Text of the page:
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Parents play critical role in STEM education in Oklahoma

Students need to start critical science, technology, engineering and math training earlier.
Oklahoman Published: September 17, 2013
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Why? Because we want our kids to get good jobs when they get out of school.

Nationally, the forecast demand for science and engineering occupations is projected to grow at more than double (20.6 percent) the rate of the overall U.S. labor force.

There are hundreds of open engineering jobs in oil and gas and other open technology jobs in Oklahoma. We should be teaching our kids geoscience in high school. They should be learning computer science. We ought to be offering them classes in JAVA and Magenta programming.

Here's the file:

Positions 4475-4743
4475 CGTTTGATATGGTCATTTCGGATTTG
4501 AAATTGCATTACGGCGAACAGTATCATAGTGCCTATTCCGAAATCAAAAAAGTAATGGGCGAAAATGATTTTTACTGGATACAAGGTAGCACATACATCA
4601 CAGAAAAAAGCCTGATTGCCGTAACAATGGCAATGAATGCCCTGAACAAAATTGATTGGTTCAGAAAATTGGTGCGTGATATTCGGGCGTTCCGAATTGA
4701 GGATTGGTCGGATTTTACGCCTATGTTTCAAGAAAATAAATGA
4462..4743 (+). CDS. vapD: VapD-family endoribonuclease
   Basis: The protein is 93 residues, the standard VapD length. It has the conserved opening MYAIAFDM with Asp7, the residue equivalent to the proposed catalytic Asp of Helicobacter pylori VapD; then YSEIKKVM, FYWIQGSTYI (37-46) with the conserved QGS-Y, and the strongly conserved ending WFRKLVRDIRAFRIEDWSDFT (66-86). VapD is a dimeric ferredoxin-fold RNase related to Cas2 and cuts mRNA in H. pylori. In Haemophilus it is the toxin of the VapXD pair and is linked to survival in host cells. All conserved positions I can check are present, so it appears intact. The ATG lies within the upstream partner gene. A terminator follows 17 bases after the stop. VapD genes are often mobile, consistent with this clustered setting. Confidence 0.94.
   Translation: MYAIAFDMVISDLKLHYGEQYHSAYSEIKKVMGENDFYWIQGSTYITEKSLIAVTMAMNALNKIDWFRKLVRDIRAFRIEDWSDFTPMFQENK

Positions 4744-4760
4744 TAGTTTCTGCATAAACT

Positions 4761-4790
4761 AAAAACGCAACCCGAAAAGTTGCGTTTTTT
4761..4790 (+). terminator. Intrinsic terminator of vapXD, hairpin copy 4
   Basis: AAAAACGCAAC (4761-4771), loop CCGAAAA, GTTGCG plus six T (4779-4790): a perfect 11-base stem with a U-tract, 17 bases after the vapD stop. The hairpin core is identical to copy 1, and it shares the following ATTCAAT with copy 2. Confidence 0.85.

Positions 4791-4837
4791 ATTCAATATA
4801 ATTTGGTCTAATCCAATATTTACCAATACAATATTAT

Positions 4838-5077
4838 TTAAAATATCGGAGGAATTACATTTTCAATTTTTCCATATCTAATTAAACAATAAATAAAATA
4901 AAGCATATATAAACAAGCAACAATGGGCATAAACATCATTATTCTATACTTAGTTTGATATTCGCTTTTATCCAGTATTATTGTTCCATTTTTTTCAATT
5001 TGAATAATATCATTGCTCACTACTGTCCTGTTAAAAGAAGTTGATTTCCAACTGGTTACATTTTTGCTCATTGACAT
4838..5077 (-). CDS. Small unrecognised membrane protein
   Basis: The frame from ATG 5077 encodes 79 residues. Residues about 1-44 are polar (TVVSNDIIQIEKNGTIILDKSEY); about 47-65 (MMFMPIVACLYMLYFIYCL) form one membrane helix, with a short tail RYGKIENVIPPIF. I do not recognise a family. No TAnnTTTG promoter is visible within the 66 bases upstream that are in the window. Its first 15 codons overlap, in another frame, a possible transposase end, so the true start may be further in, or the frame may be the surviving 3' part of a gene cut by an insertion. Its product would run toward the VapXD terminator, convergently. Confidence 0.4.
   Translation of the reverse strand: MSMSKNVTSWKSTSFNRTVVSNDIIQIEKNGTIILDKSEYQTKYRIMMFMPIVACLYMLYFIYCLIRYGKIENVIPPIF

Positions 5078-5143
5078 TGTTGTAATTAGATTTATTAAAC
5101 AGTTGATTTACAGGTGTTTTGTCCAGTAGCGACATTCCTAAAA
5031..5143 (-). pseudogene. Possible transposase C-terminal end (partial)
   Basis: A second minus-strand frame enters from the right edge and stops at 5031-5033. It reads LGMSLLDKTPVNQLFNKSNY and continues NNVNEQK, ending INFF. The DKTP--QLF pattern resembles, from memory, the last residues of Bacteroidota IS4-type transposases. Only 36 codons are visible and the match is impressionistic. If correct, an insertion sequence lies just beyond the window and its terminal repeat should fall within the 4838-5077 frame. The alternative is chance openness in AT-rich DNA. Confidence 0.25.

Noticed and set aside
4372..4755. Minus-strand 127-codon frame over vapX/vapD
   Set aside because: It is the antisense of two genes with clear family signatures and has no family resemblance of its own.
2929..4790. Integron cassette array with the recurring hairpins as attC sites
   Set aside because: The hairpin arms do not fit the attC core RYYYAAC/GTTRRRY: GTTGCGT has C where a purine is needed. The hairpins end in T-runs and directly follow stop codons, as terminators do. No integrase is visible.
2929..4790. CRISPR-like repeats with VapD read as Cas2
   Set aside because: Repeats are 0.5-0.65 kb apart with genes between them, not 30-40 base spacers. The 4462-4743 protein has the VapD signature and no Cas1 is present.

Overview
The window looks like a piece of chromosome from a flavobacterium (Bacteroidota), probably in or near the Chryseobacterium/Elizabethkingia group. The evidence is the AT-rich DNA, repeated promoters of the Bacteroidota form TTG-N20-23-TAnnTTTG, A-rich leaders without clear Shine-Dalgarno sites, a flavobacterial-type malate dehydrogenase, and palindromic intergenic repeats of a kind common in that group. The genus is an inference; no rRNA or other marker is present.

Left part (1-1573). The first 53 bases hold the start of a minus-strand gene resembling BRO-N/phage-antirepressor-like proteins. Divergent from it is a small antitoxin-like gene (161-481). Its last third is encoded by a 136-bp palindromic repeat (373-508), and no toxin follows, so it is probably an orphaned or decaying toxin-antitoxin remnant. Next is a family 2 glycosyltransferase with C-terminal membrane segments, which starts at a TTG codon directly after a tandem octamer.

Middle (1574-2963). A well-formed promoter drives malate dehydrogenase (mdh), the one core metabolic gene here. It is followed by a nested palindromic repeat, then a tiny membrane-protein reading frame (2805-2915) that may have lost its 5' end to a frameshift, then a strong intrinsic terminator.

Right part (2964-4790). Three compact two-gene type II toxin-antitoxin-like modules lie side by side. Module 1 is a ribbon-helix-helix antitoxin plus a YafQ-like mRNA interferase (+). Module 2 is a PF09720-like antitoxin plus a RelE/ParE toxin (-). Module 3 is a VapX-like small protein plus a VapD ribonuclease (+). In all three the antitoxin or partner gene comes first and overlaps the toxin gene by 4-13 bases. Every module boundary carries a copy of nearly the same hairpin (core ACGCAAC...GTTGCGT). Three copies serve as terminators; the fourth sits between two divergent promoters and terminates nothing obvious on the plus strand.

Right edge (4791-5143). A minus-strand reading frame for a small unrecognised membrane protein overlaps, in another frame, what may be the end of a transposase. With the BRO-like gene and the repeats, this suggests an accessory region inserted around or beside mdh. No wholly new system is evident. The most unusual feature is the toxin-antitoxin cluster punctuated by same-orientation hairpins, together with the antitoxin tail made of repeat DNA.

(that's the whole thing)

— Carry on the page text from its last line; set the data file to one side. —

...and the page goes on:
The message is straightforward. If we want our kids to be able to compete for the good jobs of the future (i2E's advanced technology clients average salary is $70,643 compared to the Oklahoma average of $37,246), we have to do our part as parents to get them interested and educated in technical disciplines and problem solving today.

Gov. Fallin's STEM Conference was a great first step. Now, the challenge is to keep the momentum rolling!

Scott Meacham is president and CEO of i2E Inc., a nonprofit corporation that mentors many of the state's technology-based startup companies. i2E receives state appropriations from the Oklahoma Center for the Advancement of Science and Technology. Contact Meacham at i2E_Comments@i2E.org.


DID YOU KNOW?

Since 2004, the expressed overall interest in STEM majors and careers among high school seniors has increased by more than 20 percent. However, high school seniors are about 10 percent less likely than freshman to indicate interest.

Source: STEMconnector

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